Testing large web applications can be tricky sometimes. With advanced user interfaces containing animations, expanding and collapsing sections and load masks, there are many things that can make a test break. Sporadically failing tests can be very painful to deal with, usually caused by hidden race conditions that are hard to locate. Effort needs to be put in to making sure the test always produces the same result. If a test fails a certain percentage of the time when run, it should be refactored or deleted as it’ll just produce noise which distracts you. In previous versions of Siesta, you had to take care of these race conditions yourself, and add
waitFor statements where needed if a target wasn’t immediately clickable. In the latest Siesta release 3.1.0 released today, we’ve implemented a new targeting strategy which is much more tolerant of unstable DOM targets – targets that move or are temporarily inaccessible.
Dealing with an unstable DOM
We decided to add a few “pre-action” steps before DOM interactions to verify that the targeted DOM element is stable. The strategy is outlined below:
- 1. Wait for target to be present and visible in the DOM
- 2. Scroll it into view if needed
- 3. Move the cursor to the target, and after moving make sure that the target didn’t move.
- 4. Wait again for target to be present, visible and reachable, not obscured by other DOM elements above it with higher z-index.
- 5. If target has moved, or is not reachable, sleep for 100ms and start over.
- 6. All is fine – perform the click or drag operation etc.
This sequence will simplify your testing a lot and help you avoid unnecessary and tricky race conditions. To demonstrate Siesta’s new capabilities, let’s go through a few different common application scenarios.
Clicking a button that is temporarily unreachable
Typically web applications deal with a lot of data. During loading it’s a common practice to disable certain UI controls during load/save operations. Below is a sample image showing such a UI panel:
As you can see there is no way to click the button before the loadmask has disappeared. Siesta will now wait until the button becomes accessible and then click it. In previous versions you had to take care of this yourself and insert
waitFor statements yourself before issuing the
Clicking a UI element that appears after a delay
Another interesting scenario is interacting with UI elements that are not initially in the DOM. Siesta will now wait for the target to appear before interacting with it, again saving you from the pain of adding extra wait commands.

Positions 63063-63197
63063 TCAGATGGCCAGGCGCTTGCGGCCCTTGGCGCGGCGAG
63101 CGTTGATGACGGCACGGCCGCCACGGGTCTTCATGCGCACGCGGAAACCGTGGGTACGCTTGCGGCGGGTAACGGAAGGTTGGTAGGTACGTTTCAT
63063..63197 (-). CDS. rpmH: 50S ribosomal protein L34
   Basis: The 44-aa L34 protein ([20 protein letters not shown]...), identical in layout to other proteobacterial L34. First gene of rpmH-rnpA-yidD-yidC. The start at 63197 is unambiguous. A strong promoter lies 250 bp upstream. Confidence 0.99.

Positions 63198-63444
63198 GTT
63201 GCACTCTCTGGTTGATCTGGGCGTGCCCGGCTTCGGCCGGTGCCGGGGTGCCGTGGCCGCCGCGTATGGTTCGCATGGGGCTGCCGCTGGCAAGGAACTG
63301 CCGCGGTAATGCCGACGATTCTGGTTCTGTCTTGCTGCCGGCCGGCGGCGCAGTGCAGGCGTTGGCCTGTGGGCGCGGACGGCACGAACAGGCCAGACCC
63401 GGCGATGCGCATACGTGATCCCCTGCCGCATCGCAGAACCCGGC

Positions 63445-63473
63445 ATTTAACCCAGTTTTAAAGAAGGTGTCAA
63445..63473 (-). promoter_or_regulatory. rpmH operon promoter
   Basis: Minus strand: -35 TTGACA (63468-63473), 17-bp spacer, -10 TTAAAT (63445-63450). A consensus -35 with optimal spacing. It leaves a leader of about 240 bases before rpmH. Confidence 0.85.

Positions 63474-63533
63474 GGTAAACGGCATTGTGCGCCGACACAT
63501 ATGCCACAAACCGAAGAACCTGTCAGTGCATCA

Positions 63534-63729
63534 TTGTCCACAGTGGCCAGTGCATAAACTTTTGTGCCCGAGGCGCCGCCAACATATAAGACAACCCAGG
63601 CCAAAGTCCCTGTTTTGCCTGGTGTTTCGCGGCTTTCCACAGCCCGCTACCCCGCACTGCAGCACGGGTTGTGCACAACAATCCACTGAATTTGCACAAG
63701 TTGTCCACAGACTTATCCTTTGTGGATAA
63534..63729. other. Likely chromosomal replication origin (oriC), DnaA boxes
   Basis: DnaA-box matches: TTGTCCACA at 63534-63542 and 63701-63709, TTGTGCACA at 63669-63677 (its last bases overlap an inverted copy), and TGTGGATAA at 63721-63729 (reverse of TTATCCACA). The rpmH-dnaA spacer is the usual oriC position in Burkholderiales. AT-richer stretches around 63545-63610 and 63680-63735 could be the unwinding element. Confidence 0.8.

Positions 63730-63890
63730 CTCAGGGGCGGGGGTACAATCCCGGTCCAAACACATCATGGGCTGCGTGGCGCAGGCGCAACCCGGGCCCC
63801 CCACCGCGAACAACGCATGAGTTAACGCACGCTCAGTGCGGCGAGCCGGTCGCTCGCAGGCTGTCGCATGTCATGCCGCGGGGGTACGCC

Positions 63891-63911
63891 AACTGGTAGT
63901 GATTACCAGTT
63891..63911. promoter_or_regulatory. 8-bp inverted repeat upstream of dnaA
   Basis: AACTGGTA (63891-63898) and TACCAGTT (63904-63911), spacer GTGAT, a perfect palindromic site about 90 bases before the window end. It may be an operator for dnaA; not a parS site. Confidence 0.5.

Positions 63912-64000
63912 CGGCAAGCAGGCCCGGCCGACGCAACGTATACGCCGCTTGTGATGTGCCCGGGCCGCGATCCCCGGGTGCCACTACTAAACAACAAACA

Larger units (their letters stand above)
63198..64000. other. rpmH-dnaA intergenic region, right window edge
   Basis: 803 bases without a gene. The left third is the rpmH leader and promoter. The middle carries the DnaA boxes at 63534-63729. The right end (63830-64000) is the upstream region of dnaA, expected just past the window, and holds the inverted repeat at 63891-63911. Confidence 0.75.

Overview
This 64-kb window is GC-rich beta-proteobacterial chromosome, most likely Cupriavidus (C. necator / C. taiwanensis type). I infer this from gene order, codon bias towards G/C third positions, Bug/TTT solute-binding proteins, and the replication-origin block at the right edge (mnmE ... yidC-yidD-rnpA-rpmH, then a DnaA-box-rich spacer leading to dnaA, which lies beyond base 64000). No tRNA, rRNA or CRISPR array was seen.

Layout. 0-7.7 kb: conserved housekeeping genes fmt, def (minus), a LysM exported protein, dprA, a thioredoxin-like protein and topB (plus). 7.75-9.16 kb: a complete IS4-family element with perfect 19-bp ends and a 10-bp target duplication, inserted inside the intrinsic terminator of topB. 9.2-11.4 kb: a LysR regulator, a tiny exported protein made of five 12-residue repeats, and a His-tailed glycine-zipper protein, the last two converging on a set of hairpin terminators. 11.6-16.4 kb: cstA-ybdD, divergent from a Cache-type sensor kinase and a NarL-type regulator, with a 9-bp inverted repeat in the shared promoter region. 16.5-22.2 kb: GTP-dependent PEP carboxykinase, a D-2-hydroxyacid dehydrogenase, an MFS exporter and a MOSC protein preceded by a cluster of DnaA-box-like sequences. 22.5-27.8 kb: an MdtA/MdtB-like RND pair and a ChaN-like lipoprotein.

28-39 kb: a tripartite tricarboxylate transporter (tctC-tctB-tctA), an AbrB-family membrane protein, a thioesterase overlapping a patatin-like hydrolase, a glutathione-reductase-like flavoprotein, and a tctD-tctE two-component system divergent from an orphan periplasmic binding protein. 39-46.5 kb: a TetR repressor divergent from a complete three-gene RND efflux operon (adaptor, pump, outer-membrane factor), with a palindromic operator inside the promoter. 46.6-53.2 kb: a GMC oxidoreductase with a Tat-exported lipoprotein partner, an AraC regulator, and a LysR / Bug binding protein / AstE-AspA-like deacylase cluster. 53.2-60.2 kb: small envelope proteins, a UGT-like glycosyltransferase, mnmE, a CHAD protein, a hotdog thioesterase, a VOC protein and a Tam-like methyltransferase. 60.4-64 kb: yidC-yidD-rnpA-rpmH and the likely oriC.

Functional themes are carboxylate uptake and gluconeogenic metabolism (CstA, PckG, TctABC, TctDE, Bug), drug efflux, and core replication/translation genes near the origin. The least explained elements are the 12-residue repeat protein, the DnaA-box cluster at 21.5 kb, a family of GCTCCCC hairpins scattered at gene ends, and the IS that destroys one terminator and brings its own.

If you’ve tried using Selenium IDE to record and play a test, this is what happens in the same scenario where you try to click something that isn’t initially in the DOM:
Also note that the Selenium recorder picks very bad locators for an Ext JS application. Siesta would instead pick a Component Query to activate the tab:
Clicking a button in an expanding panel
If you use Ext JS panels, you have definitely seen that they are collapsible by default using animations. This also impacts our testing if you intend to interact with UI elements inside the expanding panel. After clicking the expand icon, we should wait until the panel is done animating itself to its new size. See the below illustration for an explanation of the issue:
This is now completely handled by Siesta, since detects the target moving and retries after a short delay.
Stress test – clicking a button that appears and disappears
To illustrate just how stable Siesta targeting is now, we also built a few stress tests. The first one has a rotating UI which spins two times then stops. No normal application would ever look like this, hopefully :). The second stress test has a button that is moved to random positions in the DOM for a while and then stops. Siesta will handle both of these crazy scenarios just fine now. To see for yourself how it looks, we made a simple demo video that you can view below.
[youtube id=”BNANTir7YfY” width=”550″ height=”300″]
We think this latest improvement will help you a lot in your application testing to ensure tests are as robust as possible. If you have additional ideas or feedback about tricky testing use cases, please let us know and we’ll try to see how you can make Siesta better.